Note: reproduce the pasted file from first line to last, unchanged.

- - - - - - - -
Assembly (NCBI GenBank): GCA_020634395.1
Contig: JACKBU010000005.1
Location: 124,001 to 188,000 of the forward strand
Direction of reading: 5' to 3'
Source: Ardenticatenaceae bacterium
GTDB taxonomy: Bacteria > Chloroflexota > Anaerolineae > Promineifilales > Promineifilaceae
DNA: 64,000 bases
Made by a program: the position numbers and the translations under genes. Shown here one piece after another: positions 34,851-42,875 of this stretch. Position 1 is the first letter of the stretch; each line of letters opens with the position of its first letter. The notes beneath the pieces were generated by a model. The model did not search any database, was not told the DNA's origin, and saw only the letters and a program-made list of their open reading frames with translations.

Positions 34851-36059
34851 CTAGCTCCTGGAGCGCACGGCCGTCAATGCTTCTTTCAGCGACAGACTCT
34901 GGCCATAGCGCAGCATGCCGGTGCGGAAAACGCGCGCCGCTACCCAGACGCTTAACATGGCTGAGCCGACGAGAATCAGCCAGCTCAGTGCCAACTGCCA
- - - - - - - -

Assembly (NCBI GenBank): GCA_020634395.1
Contig: JACKBU010000005.1
Location: 124,001 to 188,000 of the forward strand
Direction of reading: 5' to 3'
Source: Ardenticatenaceae bacterium
GTDB taxonomy: Bacteria > Chloroflexota > Anaerolineae > Promineifilales > Promineifilaceae
DNA: 64,000 bases
Made by a program: the position numbers and the translations under genes. Shown here one piece after another: positions 34,851-42,875 of this stretch. Position 1 is the first letter of the stretch; each line of letters opens with the position of its first letter. The notes beneath the pieces were generated by a model. The model did not search any database, was not told the DNA's origin, and saw only the letters and a program-made list of their open reading frames with translations.

Positions 34851-36059
34851 CTAGCTCCTGGAGCGCACGGCCGTCAATGCTTCTTTCAGCGACAGACTCT
34901 GGCCATAGCGCAGCATGCCGGTGCGGAAAACGCGCGCCGCTACCCAGACGCTTAACATGGCTGAGCCGACGAGAATCAGCCAGCTCAGTGCCAACTGCCA